Palestinians' U.N. Bid for Statehood Undermines Peace Process
Thousands of Mississippians have been inspired to journey across the world to visit the Holy Land. I have seen this profound calling firsthand when meeting church groups from our state during my own visits there. Their pilgrimages of faith and history are shared by more than 3 million people around the globe each year.
Deep divisions between Israel and the Palestinians have required diplomatic engagement in the region for decades, and disputes over land, autonomy, and religion continue to prevent lasting stability and security. Unfortunately, negotiations for peace have been derailed by acts of violence and longtime distrust. The current bid for statehood at the United Nations by the Palestinian Authority threatens to aggravate and perpetuate this cruel cycle.
Appeals for Direct Talks
By dismissing negotiations, the Palestinian Authority's unilateral call for sovereignty risks setting back years of work toward building a future where Palestinians and Israelis can live side by side in harmony. The effort ignores Israel as a stakeholder in the peace process, undermines the Jewish state's legitimacy on the international stage, and attempts to skirt the issue of persistent violence by Hamas rebels, who have harmed innocent civilians throughout the region. The recognition of a Palestinian state outside of negotiations might even embolden this terrorist group.
Israeli Prime Minister Benjamin Netanyahu has asked Palestinian Authority President Mahmoud Abbas to return to the negotiating table. Congress has passed resolutions this year demanding a decrease in U.S. aid if the Palestinian Authority pursues statehood without direct talks. It is imperative for the United States to make it abundantly clear that a negotiated peace is the only way forward. We must utilize our role within the United Nations and the global community to stand with Israel.
An Important Friendship
The United States has been a longtime supporter of Israel's right to exist and to defend itself amid threats from hostile neighbors -- including those who want to "wipe it off the map," as Iranian President Mahmoud Ahmadinejad once said. Our partnership remains critical as the Middle East continues to transform in the wake of this year's Arab Spring uprisings against oppressive authoritarian rulers.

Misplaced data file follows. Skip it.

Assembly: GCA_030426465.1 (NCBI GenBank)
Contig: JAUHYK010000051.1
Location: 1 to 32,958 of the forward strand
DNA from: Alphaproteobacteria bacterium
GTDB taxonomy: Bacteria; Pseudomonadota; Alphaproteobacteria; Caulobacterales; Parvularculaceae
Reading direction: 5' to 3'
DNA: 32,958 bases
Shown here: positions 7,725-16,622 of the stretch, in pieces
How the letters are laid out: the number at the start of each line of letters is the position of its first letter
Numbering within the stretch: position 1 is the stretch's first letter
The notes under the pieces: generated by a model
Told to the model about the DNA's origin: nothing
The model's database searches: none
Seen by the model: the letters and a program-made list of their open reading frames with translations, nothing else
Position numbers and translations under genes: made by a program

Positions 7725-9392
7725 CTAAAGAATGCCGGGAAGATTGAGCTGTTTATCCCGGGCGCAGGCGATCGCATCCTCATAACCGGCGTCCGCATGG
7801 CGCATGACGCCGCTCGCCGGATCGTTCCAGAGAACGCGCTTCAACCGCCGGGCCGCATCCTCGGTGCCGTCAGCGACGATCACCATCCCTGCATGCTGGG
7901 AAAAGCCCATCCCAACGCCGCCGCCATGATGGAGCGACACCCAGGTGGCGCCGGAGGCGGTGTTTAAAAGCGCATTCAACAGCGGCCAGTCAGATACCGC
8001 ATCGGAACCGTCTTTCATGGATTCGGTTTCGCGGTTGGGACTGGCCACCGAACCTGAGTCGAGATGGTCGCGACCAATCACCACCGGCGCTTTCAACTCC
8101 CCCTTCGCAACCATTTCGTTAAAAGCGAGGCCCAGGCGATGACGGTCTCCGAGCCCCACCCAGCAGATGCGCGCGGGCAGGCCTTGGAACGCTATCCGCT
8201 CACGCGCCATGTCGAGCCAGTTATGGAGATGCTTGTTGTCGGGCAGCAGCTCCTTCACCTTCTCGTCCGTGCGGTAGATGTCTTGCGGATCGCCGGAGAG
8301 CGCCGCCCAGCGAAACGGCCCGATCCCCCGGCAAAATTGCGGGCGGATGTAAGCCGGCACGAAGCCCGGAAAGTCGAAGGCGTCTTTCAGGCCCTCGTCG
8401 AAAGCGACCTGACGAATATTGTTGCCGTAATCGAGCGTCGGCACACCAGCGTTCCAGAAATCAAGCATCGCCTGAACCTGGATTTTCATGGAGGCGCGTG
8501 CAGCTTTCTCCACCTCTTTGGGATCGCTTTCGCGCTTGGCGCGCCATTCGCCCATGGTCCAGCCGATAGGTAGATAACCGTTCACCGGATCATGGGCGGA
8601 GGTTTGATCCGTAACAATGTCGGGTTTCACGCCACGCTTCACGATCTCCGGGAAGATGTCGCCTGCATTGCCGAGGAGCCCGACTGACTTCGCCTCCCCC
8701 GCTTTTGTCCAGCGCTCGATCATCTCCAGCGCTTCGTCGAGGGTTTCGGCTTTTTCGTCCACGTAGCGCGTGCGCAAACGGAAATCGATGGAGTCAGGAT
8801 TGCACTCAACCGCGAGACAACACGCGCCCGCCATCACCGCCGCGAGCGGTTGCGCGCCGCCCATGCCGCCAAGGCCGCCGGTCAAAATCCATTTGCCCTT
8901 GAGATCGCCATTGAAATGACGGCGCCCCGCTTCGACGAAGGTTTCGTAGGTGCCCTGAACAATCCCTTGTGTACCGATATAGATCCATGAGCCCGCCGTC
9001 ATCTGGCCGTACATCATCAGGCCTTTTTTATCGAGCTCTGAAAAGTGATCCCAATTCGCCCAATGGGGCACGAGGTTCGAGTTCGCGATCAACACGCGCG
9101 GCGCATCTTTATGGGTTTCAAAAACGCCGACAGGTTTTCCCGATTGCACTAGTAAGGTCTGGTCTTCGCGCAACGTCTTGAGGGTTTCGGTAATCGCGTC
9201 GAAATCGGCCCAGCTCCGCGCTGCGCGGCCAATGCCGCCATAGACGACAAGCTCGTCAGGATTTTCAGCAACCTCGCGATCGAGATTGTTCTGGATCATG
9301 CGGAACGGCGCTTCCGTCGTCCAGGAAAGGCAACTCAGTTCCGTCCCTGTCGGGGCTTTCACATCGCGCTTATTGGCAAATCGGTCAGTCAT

Despite the region's emerging democracies, Israel is still in danger of more violence and growing isolation. In just the past few weeks, a mob of Egyptian protesters attacked the Israeli embassy in Cairo, Gaza militants fired hundreds of rockets into the country, and Turkey downgraded its diplomatic relations. The prospect of a nuclear-armed Iran within firing distance causes even more concern, and I am a strong supporter of sanctions to deter Iran.
The Way Forward
Over the years, I have worked in Congress to maintain and enhance our country's commitment to Israel and to promote stability within the Middle East. I have met with leaders directly involved with the peace process and supported legislation to strengthen the U.S. alliance.
If necessary, the United States should use our U.N. Security Council veto to prevent the Palestinian Authority's unilateral bid for statehood. Any vote by the General Assembly in favor of statehood would be non-binding, but the Palestinians' success there could have broad implications. President Abbas wrote in the New York Times earlier this year that it could "pave the way for the internationalization of the conflict as a legal matter" -- ultimately allowing for Palestinians to cause trouble for Israel in international courts and agencies.
We cannot let Israel stand alone. As the Palestinian Authority moves away from negotiations, the United States must maintain its resolve and work to bring the two sides back together.